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Ready or Not, Here I Come - Sept, 1/2

6 Sep 2017

Well the day came, I cried and said goodbye to my parents, boyfriend, and best friend. I did my time waiting in airports and on planes and I made it to Paris, France. There were of course some unexpected bumps along the way. My suitcase was 10lbs overweight, which cost a lot more than I initially thought. My host mother’s mom died and my host mother was unable to welcome me herself. But her son and a neighbor took good care of me. Life and travel come with many curveballs, you just need to take them as they come and go with it. That being said, I did cry a lot. Like a lot a lot. More than I’m proud of. But I picked myself up and kept going. That’s how I got to today, the end of my second day in Paris and the end of my first day of orientation.

 

Orientation, though good for learning some of the ins and outs of the program and the city, also has left me terrified to go anywhere or do anything, especially if it’s after dark or alcohol is involved. Will I get over these fears? Probably. A friend tried to soothe me saying that’s it’s like learning the “Stop Drop and Roll” program in the US. Having spent so much time studying that, I grew up thinking that being on fire was going to be a way bigger problem than it really is. It is still a concern and it’s still good to know what to do on the off chance that the situation arises, but all in all, not that likely to happen. I’m hoping my friend is right and the same applies to the things I was warned of today.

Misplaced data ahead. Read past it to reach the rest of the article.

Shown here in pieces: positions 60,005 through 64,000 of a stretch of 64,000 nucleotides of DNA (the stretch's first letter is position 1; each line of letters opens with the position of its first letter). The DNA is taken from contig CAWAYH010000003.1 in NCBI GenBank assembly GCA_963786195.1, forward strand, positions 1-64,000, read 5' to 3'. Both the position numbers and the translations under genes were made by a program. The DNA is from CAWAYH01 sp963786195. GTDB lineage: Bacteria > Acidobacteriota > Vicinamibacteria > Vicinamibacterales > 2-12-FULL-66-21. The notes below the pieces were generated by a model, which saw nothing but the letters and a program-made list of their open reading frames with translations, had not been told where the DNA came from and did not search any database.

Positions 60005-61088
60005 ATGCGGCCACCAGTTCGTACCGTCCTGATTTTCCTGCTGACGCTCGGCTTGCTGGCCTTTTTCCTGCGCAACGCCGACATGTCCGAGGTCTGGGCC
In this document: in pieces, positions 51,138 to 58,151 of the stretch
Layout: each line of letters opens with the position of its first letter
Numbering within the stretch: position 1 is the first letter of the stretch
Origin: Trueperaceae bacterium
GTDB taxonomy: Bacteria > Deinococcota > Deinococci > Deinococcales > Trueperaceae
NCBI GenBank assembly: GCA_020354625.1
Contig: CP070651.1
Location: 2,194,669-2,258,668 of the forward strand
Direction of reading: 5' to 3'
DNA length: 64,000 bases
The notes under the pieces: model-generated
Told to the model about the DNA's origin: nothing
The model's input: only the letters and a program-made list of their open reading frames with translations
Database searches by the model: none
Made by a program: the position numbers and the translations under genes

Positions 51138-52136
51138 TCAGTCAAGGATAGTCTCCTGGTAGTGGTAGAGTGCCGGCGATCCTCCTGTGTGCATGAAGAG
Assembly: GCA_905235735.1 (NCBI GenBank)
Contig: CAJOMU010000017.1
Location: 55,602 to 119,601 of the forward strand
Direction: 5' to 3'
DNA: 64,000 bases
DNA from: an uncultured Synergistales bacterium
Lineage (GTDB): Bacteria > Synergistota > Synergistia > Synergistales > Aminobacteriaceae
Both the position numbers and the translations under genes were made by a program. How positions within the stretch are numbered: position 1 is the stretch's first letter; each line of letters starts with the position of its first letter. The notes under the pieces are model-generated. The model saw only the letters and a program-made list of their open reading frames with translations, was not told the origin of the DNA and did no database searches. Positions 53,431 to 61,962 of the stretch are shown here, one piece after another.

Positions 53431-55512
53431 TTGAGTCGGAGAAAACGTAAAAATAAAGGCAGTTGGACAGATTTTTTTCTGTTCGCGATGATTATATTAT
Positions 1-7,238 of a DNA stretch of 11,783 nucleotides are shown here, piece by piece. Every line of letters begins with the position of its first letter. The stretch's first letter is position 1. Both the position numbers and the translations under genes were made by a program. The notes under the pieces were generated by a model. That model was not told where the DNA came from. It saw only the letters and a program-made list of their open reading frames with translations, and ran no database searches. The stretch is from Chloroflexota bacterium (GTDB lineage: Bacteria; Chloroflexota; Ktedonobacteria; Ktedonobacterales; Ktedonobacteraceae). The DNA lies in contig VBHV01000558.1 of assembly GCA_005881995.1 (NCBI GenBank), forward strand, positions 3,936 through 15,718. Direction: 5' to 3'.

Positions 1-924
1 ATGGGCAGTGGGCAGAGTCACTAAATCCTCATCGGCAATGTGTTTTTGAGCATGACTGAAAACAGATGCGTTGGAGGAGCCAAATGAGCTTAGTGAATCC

I was simply thrilled to learn that the people in my program and nice and just as terrified in many ways as I am. There’s a solidarity in that. And hopefully we’ll all adjust soon and be able to quell those fears together and independently (If that makes any sense). I did learn the hard way that acquiring a working cellphone isn’t as easy as it seems.  We’re required to have a working “charged” cell phone with as at all times for the sake of safety in the IES program. I already has a French SIM card, but I needed to activate it and buy minutes or a plan. It took a solo trip, getting chided by a clerk, getting lost, crying over it all, and trying to get help from my parents and my aunt for me to decide it would be easier to just get a new card and start from scratch. So that is what I did. Second time worked out perfectly and I now have a working cellphone!

 

All in all, as I quickly approach the end of my first week in Paris I am still cautious and frightened of everything that can go wrong, but my confidence is building and I can see how people fall in love with this city. Hopefully I can be cliché soon and say ‘Pairs, je t’aime.”

 

I will check in again at the end of the first month. But until then it’s time to go out and do great things. Allons-y!

 

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